No quiz this week. I’ll just post another episode of Berowne’s Mediocre Adventures.
The star of the show sprains her ankle and is unable to go on. A beginner, a neophyte, is sent on stage by the desperate producer.
The kid is a sensation, wows the audience; she went out a total unknown and came back a star.
I lived through that very same situation – except for the last part. I didn’t come back a star, I just came back.
Time-travel with me now to the year the Big War ended; (there are those who say it was the last of our wars that might be described as actually making sense). Suddenly I found myself out on civvy street, in desperate need of a job of some kind.
I had gone off to the South Pacific when I was just a kid. Now I was still a kid but a four-years-older kid. What could I do in civilian life? I had little experience, little training except training for war.
Well, I thought, I could talk; I’d like to try to get into radio.
As far as the field of communications was concerned, it was then a very different planet. For all practical purposes there was no television. Most people not only didn’t have TV, most had never seen TV. A few folks in the major cities were fortunate enough to be able to watch “Kukla, Fran and Ollie” on their tiny black-and-white screens, but for everyone else radio was all there was.
Believe it or not, I got a job as an announcer.
What kind of radio station would hire a young dude as an announcer who had no experience and not all that much in the way of ability? A strange little radio station, that’s what.
In Asbury Park, New Jersey, a place I had never heard of before, there was a small station. (I was to hear quite a bit about Asbury Park later, but at the time Bruce Springsteen hadn’t as yet shown up.)
It was a small radio station indeed, a two-man operation, broadcasting with 250 watts. Now, 250 watts would make a satisfyingly large light bulb but it was tiny for radio, surrounded by the 50,000-watt network stations of the area. Our signal barely managed to cover the town, not that there were all that many folks in the town listening.
The station’s call letters were WCAP, which stood for Wonderful City of Asbury Park. Some listeners wrote in cards and letters and several were mean-spirited enough to write the address WCRAP, which I thought was uncalled-for.
It was in Convention Hall, two little rooms on the ground floor. Not an impressive radio station; it had one outside door with nothing written on it. Over time, more than one guy had hurriedly pushed open that door, stopping suddenly as he realized that this was not, after all, the men’s room.
In our “studio” the engineer sat in one room, operating the console. The announcer sat in the other, playing records and speaking into a mike.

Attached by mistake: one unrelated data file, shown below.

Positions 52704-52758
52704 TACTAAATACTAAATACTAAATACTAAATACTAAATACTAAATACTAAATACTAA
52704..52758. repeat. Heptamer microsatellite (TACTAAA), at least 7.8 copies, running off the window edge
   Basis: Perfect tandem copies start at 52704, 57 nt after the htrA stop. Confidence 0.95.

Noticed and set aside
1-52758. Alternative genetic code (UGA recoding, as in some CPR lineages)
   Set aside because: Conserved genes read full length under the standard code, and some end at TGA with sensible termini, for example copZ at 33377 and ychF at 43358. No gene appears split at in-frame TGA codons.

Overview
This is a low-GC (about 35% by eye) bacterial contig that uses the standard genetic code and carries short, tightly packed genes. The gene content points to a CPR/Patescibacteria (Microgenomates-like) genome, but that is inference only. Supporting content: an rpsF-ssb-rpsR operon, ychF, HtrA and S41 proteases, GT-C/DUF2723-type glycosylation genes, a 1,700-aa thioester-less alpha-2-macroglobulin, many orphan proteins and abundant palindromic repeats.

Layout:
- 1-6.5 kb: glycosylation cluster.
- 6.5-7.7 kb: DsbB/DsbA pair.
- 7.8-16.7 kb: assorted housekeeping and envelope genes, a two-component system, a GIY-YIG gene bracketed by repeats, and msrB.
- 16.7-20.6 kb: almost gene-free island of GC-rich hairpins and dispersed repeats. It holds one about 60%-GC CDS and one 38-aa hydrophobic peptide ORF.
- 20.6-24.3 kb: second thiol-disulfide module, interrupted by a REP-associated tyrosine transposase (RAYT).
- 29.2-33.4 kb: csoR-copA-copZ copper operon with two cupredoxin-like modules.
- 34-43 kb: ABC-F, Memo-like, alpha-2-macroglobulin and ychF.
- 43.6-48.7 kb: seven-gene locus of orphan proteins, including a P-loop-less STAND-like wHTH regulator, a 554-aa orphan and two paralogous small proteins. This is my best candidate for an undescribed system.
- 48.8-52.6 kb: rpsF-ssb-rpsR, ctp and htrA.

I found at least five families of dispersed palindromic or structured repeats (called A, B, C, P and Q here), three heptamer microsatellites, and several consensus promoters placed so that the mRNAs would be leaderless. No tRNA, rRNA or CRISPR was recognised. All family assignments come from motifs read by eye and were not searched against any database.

At the end of a “program,” which consisted of nothing but the playing of old 78-rpm records, the announcer would scurry into the other room to run the console and the engineer would suddenly become the announcer. This rather messy system would persuade the audience, such as it might be, that this was a regular radio station with an actual announcing staff. At least, that was the hope.
I had been at this work for just a couple of weeks, trying to learn what it meant to be an announcer, when something incredible happened. It was a scenario that could have been written – and, indeed something like it was, a number of times – by movie scriptwriters.
It was the age of the Big Bands - Benny Goodman, Tommy Dorsey, Harry James - who traveled around the land with their large musical organizations.
And while I was just settling in at my new job, Harry James and his band, perhaps the most famous of them all, were to appear in Asbury Park. They were to do a network show, coast-to-coast, from the auditorium in Convention Hall. This was big-time stuff.
I do not make up the following; it actually happened.
The network announcer had an accident on his way to Asbury Park and phoned New York that he would be unable to make the broadcast. The network types there hurriedly searched through their sources and noted that Asbury Park had a radio station.
They phoned. I answered.
They asked if my station could loan them an announcer to emcee the Harry James program, which was supposed to go nationwide in about twenty minutes. I said yes, we could take care of that.
I met with Harry James, trying to look like I knew what I was doing. I couldn’t believe what was happening; I felt envious. I had just started in this business, a total beginner, and here I was emceeing a nation-wide broadcast of the top musical organization in the land.
It did not go well. Fact is, I suffered from a severe case of stage fright.
A month or so earlier, a victim of various bombings, I had been recovering in a jungle hospital in New Guinea, and now I was back in the Stytes calculating to be a coast-to-coast radio emcee; it was all a bit too much for me.
As I stood by the mike, waiting for the cue to come down from New York, I realized the script I was holding was trembling a bit. Harry James saw this and, as we waited, he began to make little jokes about this announcer to the guys in his band, who chortled in response.
Well, I got through the broadcast somehow and left. I never heard from anyone about it, not my boss, not the network, no one.
Probably just as well. I went back to playing records in my not-the-men’s-room radio station.